|An Application Programming Interface (API) is a set of subroutine definitions, protocols, and tools for building application software. In general terms, it is a set of clearly defined methods of communication between various software components. A good API makes it easier to develop a computer program by providing all the building blocks, which are then put together by the programmer. An API may be for a web-based system, operating system, database system, computer hardware, or software library.
|A Geographic Information System (GIS) is a system designed to integrate, store, edit, analyze, share, and display geographic or spatial data. GIS applications are tools that allow users to create interactive queries (user-created searches), analyze spatial information, edit data in maps, and present the results of all these operations. Geographic information science is the science underlying geographic concepts, applications, and systems.
|GeoServer is a Java-based software server that allows users to view and edit geospatial data. Using open standards set forth by the Open Geospatial Consortium (OGC), GeoServer allows for great flexibility in map creation and data sharing.
|The Jupyter Notebook is an open-source web application that allows you to create and share documents that contain live code, equations, visualizations and narrative text. Uses include: data cleaning and transformation, numerical simulation, statistical modeling, data visualization, machine learning, and much more. The IPython Notebook is now known as the Jupyter Notebook. It is an interactive computational environment, in which you can combine code execution, rich text, mathematics, plots and rich media.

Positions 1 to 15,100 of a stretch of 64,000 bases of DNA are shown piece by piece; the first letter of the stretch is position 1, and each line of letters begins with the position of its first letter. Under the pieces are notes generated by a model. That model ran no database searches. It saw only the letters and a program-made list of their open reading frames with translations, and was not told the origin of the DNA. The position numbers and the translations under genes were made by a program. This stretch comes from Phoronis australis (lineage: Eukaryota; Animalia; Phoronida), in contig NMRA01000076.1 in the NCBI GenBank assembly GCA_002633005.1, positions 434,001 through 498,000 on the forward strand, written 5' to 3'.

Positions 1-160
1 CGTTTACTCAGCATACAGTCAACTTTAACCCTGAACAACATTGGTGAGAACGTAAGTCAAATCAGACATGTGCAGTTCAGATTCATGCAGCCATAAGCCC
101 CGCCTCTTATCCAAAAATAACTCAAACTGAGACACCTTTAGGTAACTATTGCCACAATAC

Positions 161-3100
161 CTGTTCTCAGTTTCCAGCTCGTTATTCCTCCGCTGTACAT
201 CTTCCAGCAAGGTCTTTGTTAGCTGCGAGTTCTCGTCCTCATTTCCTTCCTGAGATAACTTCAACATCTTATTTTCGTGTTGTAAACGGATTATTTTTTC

|Python is an interpreted high-level programming language for general-purpose programming, with a design philosophy that emphasizes code readability, notably using significant whitespace. It provides constructs that enable clear programming on both small and large scales. Python features a dynamic type system and automatic memory management. It supports multiple programming paradigms, including object-oriented, imperative, functional and procedural, and has a large and comprehensive standard library. In addition, Python is available for many operating systems.
|QGIS (previously known as Quantum GIS) is a free and open-source cross-platform desktop GIS application allowing users to analyze and edit spatial information, in addition to composing and exporting graphical maps. QGIS supports both raster and vector layers. Multiple data formats are supported such as: shapefiles, coverages, personal geodatabases, dxf, MapInfo, PostGIS, and other formats. Web services, including Web Map Service and Web Feature Service, are also supported to allow use of data from external sources.
|A Web Coverage Service (WCS) is an Open Geospatial Consortium interface standard offering multi-dimensional coverage data for access over the Internet. WCS Core specifies a core set of requirements that a WCS implementation must fulfill. A WCS provides access to coverage data in forms that are useful for client-side rendering, as input into scientific models, and for other clients.
|A Web Map Service (WMS) is a standard protocol developed by the Open Geospatial Consortium in 1999 for serving georeferenced map images over the Internet. WMS provides a simple HTTP interface for requesting geo-registered map images from one or more distributed geospatial databases. A WMS request defines the geographic layer(s) and area of interest to be processed. The response to the request is one or more geo-registered map images (returned as JPEG, PNG, etc) that can be displayed in a browser application. The interface also supports the ability to specify whether the returned images should be transparent so that layers from multiple servers can be combined or not.